Waid is a master of dodging between raindrops and telling stories between panels. Every so often origin stories need a refreshing. They don't need to be completely reinvented, but they do need to have the technology updated and the background details given a fresh coat of paint. When you have a story like Captain America's, where he originally emerged in the 1960s, that coat of paint and updated tech becomes a little more critical to the detail of the story. "Man Out of Time" revisits those days following Captain America's thaw so, naturally, Tony Stark has a part to play in this story.
Waid writes Tony Stark as though he sat down with Robert Downey Jr. and fired off Steve Rogers' bits of dialog to see what the results would be from Downey. The story gets an extra boost of pseudo-realistic coolness when Stark serves as Rogers' tour guide through the accomplishments of America - and the influence on the world - since 1945. A large part of this revelation comes with a walk through the Smithsonian, with Stark and Rogers stopping in front of a display devoted to Captain America. The story is told with such dedication to detail and honesty in design that I half expect to see the statues of Cap and Bucky the next time I make it to the National Museum of American History.
I'll be honest with you, Waid's story is so thoroughly engrossing that I almost forget to acknowledge the fact that I am reading a comic with drawn images. Nothing against Molina, but it really is Waid's story that sells this book. Molina, however, gets in some really amazing moments, such as the first actual story page, which you can check out in the preview right here on CBR. Those moments really pack a punch, as we get Captain America's point of view directed towards a statue of, well, Captain America. It goes to figure that should Cap have existed, of course the Smithsonian would have a display for him.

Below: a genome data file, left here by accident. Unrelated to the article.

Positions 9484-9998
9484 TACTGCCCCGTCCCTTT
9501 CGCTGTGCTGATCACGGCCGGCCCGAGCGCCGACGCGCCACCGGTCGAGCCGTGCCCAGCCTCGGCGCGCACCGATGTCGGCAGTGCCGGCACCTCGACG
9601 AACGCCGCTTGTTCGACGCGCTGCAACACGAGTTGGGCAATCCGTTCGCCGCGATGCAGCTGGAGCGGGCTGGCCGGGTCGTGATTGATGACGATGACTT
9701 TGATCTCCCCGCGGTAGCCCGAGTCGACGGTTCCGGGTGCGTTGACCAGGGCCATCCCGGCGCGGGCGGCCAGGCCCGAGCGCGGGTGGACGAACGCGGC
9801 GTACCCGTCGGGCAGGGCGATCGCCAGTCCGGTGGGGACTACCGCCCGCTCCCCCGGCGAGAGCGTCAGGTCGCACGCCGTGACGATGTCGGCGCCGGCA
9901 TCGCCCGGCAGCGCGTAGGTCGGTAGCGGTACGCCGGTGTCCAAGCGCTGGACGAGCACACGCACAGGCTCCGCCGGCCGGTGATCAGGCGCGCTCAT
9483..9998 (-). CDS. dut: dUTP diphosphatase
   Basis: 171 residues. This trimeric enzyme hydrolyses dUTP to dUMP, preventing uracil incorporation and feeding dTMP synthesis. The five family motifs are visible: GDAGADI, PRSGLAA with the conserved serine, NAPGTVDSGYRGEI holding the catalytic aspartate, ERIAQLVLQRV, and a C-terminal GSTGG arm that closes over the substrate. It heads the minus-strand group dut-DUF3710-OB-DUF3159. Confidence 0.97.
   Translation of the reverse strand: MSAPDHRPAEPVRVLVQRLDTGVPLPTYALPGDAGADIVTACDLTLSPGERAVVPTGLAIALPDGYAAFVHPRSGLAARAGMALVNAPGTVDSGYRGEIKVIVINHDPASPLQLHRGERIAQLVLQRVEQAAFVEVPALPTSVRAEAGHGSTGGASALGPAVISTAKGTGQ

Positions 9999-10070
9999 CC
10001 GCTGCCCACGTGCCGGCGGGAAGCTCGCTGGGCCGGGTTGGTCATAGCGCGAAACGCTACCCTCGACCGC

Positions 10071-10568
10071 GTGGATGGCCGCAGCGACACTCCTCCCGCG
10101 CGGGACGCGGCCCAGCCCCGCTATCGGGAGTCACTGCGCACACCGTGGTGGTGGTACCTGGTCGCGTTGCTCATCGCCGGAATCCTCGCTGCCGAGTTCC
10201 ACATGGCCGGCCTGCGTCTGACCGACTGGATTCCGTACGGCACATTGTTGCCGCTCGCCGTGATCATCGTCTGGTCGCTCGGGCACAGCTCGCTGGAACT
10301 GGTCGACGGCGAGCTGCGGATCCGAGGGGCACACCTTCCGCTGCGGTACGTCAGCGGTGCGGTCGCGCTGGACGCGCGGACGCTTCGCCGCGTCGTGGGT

In the end, this is a gut-wrenching story of Captain America's heartbreak. He wants to go back in time to save Bucky, and is convinced that he can do so without impacting history. Halfway through this issue, I found myself suppressing an urge to tell Cap - that's right, I was suppressing the urge to talk to a comic - that he doesn't need to go back. Bucky will be fine. Well, sort of fine. At any rate, I'm sure you get the point.
With the plethora of Captain America titles on the racks and coming up to hit the racks as the comic reading world eagerly awaits a teaser trailer for the upcoming film, it might be easy to dismiss one or more of them. If you are set on spending a little extra time with the shield-slinger, however, then this is a great book for you to look into. It's all tucked nicely behind the cover of Captain America leaping into action in front of the Presidents his legend has grown under. It's the middle chapter of a five-issue series, but it is as complete and emotional an issue as you could want.